The ViruGuard consists of several parts which carries different aspects of our design.
The virulence to the cancer cell is realized by RNAi mechanism. Several shRNAs which specifically target survival-related genes VEGFA and hTERT will play a role in suppressing the proliferation of the tumor. In addition, knockdown of VEGFA can reduce angiogenesis and extracellular matrix synthesis in tumors, so as to enhance the transmission of virus in tumors and exert greater virulence.
Besides, we also use the TLR9 interference sequence to realize immune camouflage to avoid early clearance to the virus by the immune system.
We were concerned about the safety and specificity of our product, so we have made some designs in different stages in the whole process. In the infection stage, we use GPC3-fiber fusion protein for better cancer cell recognition. In the virulence stage, we used tumor-specific promoters and tumor-low-expressed miRNAs to ensure that the essential gene E1A for virus survival can only be expressed in cancer cells at the transcription and translation levels, respectively, to restrict virulence only to the cancer cell.
Besides, we have designed a special sequence called 'miRNA sponge' to avoid the possible debasement of virulence caused by our security insurance. Moreover, the in-situ diffusion of the virus due to the massive replication of the virus in the tumor region will further enhance virulence.
Immunocamouflage enhances early-stage virus survival
The previous oncolytic virus research showed that the clearance of oncolytic virus by the human autoimmune system was one of the main reasons why other products could not achieve the expected effect. Therefore, we tried to temporarily camouflage the oncolytic virus in the process of immune system recognition and clearance to ensure that the oncolytic virus can stably invade and proliferate after injection into the tumor.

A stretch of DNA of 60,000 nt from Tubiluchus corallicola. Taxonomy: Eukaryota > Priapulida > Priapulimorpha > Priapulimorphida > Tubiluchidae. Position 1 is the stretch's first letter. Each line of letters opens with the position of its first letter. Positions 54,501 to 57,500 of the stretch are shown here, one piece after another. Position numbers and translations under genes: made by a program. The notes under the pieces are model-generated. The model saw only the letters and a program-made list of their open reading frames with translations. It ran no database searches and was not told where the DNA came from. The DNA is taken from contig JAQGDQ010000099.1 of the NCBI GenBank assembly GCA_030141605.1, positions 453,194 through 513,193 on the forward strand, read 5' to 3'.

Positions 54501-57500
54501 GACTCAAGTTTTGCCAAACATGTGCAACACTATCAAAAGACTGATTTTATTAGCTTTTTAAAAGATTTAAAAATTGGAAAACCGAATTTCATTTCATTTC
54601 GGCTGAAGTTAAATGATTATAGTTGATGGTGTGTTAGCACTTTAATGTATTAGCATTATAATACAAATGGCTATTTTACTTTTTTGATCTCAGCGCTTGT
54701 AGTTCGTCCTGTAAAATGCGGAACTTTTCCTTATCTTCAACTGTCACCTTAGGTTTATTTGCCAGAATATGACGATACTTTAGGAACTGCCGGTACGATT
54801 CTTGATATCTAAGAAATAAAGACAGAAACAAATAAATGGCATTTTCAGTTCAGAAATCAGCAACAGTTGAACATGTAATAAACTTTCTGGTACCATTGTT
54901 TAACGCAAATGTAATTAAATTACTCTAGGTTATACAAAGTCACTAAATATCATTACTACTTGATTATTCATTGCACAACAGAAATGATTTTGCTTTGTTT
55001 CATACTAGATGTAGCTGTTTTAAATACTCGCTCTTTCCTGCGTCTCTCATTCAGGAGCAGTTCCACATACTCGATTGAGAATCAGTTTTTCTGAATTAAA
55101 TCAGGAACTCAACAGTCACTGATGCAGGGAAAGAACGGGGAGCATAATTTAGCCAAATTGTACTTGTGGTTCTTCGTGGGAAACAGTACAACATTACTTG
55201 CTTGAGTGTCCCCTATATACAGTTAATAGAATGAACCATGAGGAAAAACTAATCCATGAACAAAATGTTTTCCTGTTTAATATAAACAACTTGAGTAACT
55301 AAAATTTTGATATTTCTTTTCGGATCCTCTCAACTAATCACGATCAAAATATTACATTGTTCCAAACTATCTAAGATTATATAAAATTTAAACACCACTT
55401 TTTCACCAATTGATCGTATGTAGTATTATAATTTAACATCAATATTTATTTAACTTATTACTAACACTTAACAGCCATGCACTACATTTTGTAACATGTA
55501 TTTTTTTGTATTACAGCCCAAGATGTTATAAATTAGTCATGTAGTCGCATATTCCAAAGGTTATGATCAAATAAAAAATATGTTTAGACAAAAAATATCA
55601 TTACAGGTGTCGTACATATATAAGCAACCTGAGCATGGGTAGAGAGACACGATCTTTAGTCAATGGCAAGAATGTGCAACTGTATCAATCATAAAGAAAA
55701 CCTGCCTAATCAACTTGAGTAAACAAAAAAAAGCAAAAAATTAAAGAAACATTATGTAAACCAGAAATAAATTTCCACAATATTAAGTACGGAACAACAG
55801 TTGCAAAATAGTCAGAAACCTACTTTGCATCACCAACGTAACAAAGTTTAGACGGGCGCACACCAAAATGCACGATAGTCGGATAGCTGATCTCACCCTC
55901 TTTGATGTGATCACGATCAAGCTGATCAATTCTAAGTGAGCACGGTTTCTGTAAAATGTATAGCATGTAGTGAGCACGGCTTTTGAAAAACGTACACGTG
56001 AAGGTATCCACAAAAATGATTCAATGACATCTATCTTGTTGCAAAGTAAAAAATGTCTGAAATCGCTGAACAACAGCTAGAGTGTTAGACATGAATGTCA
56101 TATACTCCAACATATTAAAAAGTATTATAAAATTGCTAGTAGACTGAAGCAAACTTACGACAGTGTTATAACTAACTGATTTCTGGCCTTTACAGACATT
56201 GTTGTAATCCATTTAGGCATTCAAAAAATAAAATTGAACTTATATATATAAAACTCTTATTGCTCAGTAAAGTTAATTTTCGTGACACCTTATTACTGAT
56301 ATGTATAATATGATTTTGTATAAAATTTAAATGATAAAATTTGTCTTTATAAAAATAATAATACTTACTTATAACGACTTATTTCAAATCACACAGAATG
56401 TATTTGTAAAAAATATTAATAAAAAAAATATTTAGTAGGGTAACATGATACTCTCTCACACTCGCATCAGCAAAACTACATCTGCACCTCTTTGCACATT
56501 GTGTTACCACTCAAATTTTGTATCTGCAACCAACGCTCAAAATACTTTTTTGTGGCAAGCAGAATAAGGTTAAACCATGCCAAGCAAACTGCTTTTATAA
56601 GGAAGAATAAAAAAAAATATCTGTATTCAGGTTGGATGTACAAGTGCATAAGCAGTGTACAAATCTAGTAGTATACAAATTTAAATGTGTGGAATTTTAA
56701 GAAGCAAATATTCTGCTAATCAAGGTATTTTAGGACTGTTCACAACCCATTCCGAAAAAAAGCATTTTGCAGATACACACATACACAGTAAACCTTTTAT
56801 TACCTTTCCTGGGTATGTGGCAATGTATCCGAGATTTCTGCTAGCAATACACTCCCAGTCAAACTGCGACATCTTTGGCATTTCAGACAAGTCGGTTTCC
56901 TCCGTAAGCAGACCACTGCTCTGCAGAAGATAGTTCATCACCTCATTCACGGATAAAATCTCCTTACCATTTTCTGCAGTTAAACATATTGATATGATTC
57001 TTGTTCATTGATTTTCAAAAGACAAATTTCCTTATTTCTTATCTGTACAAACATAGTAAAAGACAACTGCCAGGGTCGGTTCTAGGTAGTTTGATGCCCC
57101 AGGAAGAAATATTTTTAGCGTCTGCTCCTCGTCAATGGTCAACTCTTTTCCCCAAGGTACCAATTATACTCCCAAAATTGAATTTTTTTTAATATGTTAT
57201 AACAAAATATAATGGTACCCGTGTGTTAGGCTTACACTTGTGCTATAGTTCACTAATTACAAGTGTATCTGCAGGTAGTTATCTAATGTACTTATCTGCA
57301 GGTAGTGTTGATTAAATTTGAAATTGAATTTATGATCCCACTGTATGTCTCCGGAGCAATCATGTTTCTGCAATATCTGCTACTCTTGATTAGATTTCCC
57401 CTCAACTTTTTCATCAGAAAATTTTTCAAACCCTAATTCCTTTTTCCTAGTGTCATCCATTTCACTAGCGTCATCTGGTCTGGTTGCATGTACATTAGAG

The very first step for an immune cell to recognize adenovirus and start the following immune behavior is the interconnection between TLR9 receptor on the surface of immune cells and the specific CpG sequence in the virus genome. Toll-like receptor (TLR9) can recognize the DNA of pathogenic viruses and bacteria, which contains unmethylated cytosine guanine phosphate (CpG) sequence. The combination of CpG and TLR9 promotes its dimerization and activates TLR9 signal through signal ligand MyD88 to produce interferons (IFNs) and pro-inflammatory cytokines, triggering the immune response, and eliminating foreign antigens. The mechanism protects our health in daily life while it's bad for Viruguard in this situation, so we had to find a way to reduce its function temporarily.
Luckily, a recent study has shown that the DNA sequence TLR9i (TLR9 interference) can be used to interfere with the function of TLR9 receptor (The binding site of TLR9i oligonucleotide on TLR9 partially overlaps with CpG DNA, and the binding affinity to TLR9 is higher than CpG DNA. The stem-ring structure formed by TLR9i oligonucleotide is tightly embedded into the TLR9 ring structure to prevent the dimerization and activation of TLR9. By inserting TLR9i sequence into Ad5 genome, when it coexists with CpG sequence, TLR9i will competitively bind to TLR9. TLR9i sequence has stronger TLR9-binding affinity than CpG sequence, and it will not lead to TLR9 receptor activation when it binds to the receptor. In this way, the immune system would reduce the early clearance of immune system to the virus. This ensures that the virus can successfully enter the cancer cells later.